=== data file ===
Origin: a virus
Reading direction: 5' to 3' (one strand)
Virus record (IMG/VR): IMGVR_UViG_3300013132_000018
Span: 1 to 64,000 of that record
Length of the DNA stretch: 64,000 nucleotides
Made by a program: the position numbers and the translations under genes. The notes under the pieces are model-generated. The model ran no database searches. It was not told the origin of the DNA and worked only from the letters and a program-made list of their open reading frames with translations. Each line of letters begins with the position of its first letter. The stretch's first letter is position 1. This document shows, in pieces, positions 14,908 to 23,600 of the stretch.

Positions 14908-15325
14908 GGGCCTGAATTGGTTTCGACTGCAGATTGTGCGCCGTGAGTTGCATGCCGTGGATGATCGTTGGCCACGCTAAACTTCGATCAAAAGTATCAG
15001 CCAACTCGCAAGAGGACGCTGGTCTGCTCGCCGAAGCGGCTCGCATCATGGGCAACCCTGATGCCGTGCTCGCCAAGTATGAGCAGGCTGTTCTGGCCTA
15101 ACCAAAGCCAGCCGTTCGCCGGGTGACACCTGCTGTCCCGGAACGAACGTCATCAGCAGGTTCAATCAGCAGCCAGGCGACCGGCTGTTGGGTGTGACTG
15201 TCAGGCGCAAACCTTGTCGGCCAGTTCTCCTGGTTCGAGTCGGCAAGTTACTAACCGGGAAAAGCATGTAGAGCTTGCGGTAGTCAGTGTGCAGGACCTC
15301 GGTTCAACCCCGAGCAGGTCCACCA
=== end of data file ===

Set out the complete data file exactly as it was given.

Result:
Origin: a virus
Reading direction: 5' to 3' (one strand)
Virus record (IMG/VR): IMGVR_UViG_3300013132_000018
Span: 1 to 64,000 of that record
Length of the DNA stretch: 64,000 nucleotides
Made by a program: the position numbers and the translations under genes. The notes under the pieces are model-generated. The model ran no database searches. It was not told the origin of the DNA and worked only from the letters and a program-made list of their open reading frames with translations. Each line of letters begins with the position of its first letter. The stretch's first letter is position 1. This document shows, in pieces, positions 14,908 to 23,600 of the stretch.

Positions 14908-15325
14908 GGGCCTGAATTGGTTTCGACTGCAGATTGTGCGCCGTGAGTTGCATGCCGTGGATGATCGTTGGCCACGCTAAACTTCGATCAAAAGTATCAG
15001 CCAACTCGCAAGAGGACGCTGGTCTGCTCGCCGAAGCGGCTCGCATCATGGGCAACCCTGATGCCGTGCTCGCCAAGTATGAGCAGGCTGTTCTGGCCTA
15101 ACCAAAGCCAGCCGTTCGCCGGGTGACACCTGCTGTCCCGGAACGAACGTCATCAGCAGGTTCAATCAGCAGCCAGGCGACCGGCTGTTGGGTGTGACTG
15201 TCAGGCGCAAACCTTGTCGGCCAGTTCTCCTGGTTCGAGTCGGCAAGTTACTAACCGGGAAAAGCATGTAGAGCTTGCGGTAGTCAGTGTGCAGGACCTC
15301 GGTTCAACCCCGAGCAGGTCCACCA